For centuries now, people have been worried about losing their jobs to technology. From the Luddites, destroying textile machinery in 19th century England, to the slightly concerned looks on the faces of the reception staff at a hotel I recently stayed at, when they told me that the renovations taking place in the hotel would include self check-in and check-out machines. Up until now, however, new technologies have generally led to new fields of work – so there have always been enough jobs out there. As A.I. become increasingly powerful though, we have to ask ourselves – it the Luddite fear about to become reality?
There are of course benefits to the steady march of technological progress. A future in which humans no longer have to engage in menial labour is something that is hopefully just around the corner. We will be free to dedicate ourselves to more intellectually challenging pursuits, to tasks that require creativity, passion and intuition. Unless the machines take over from us in those areas too.
And that might not be in the too far-distant future. For this article, for example, I am using images created, not by a human, but by the AI software, Craiyon., an open-source alternative to the rather impressive-looking Dall-E. Basically, what these programmes do, is turn text into images. You type what you want to see, and they ‘draw’ what you have asked for. As you can see, I have been trying to generate various ‘retro robots’ and ‘green alien slugs’. The results vary from the impressive to the disturbing – Craiyon does particularly unsettling things with human faces.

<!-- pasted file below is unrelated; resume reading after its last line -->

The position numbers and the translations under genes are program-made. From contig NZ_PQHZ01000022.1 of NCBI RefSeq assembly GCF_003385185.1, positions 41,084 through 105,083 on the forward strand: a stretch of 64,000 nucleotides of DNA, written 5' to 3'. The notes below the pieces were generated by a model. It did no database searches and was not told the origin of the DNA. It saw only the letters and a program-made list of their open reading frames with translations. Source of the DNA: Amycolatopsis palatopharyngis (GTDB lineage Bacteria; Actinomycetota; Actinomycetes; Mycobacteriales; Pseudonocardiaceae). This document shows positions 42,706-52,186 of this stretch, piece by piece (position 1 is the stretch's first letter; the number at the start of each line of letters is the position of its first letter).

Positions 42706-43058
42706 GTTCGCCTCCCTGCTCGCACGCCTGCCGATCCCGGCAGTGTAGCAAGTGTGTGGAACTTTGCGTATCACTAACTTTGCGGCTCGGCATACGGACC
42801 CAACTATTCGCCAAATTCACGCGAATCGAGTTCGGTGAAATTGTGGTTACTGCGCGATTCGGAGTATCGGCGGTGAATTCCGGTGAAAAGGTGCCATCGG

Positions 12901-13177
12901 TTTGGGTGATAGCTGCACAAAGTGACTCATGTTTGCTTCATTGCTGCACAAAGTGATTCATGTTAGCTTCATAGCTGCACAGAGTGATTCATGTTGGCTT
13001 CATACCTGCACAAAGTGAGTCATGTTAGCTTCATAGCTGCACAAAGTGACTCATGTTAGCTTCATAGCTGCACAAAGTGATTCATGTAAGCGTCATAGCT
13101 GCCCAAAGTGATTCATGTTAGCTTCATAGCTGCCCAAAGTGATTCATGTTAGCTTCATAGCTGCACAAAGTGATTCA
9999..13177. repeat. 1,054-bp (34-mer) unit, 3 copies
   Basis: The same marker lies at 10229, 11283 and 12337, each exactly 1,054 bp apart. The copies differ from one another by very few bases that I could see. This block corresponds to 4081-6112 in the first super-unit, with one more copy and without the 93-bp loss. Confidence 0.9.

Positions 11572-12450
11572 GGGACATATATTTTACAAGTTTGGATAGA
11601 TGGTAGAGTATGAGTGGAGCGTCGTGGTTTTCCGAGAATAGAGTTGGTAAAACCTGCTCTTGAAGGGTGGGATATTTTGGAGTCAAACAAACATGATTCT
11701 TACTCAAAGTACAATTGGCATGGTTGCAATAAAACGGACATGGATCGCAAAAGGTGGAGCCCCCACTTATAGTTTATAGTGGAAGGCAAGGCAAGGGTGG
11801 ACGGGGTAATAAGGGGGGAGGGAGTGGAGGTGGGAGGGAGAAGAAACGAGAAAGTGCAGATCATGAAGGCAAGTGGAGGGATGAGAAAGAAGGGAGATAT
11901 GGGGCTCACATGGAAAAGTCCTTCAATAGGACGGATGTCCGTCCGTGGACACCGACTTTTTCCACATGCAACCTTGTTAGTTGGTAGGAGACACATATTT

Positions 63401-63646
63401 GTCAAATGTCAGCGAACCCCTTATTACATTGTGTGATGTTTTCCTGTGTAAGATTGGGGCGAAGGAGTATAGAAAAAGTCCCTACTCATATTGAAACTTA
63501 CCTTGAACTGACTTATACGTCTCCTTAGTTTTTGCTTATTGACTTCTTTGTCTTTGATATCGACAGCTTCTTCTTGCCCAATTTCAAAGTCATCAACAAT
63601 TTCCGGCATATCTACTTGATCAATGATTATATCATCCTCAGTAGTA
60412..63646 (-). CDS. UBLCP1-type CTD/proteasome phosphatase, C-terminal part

Is it Art?
What will this mean for human artists? I suspect not terribly much. Ask yourselves, what makes art special? It is the connection between the artist and the viewer. The thought, creativity and ‘soul’ that a person has poured into their work is what we as viewers connect with. In fact, the very foundations of the international art market is founded upon this connection. We humans are interested in personalities, in feeling that we have somehow entered into a relationship with the artist by owning their work. The value of art is intrinsically linked to the humanity (in all its facets) of the artist. ‘Art’ created by AI, however entertaining and useful, is not ‘art’ as it is impossible to connect with the artist.
Of course, such AI programmes will probably be detrimental to artists who create images (and what comes next – sculpts? music?) to pay their bills, because not all ‘art’ is treated as such. In many cases, the works of artists are not viewed as Art (with a big A), to be hung on the wall and appreciated, but as mere decoration to make something pretty or more eye-catching. In such cases, who cares if the images were created by a person or a machine? Especially if the machine is doing the work more cheaply. I can’t even pretend that I would always choose the human artist. I will use these AI services – they are quick and stress-free. But at the same time, I will also make a conscious effort to commission some real artists/illustrators and purchase some original works. And I will treasure the human effort and passion that has gone into that work.
How to Use Craiyon
To use Craiyon all you need to do is go to the website (www.craiyon.com), type what you want to see in the input field and wait about two minutes. You are then presented with nine different images, all based on the text you entered. You can easily lose track of time tweaking your text and seeing what happens. The following three examples were created using the text ‘a skull on a wooden table’ then ‘a lineart skull on a wooden table’ and finally ‘an oil painting of a skull on a wooden table’.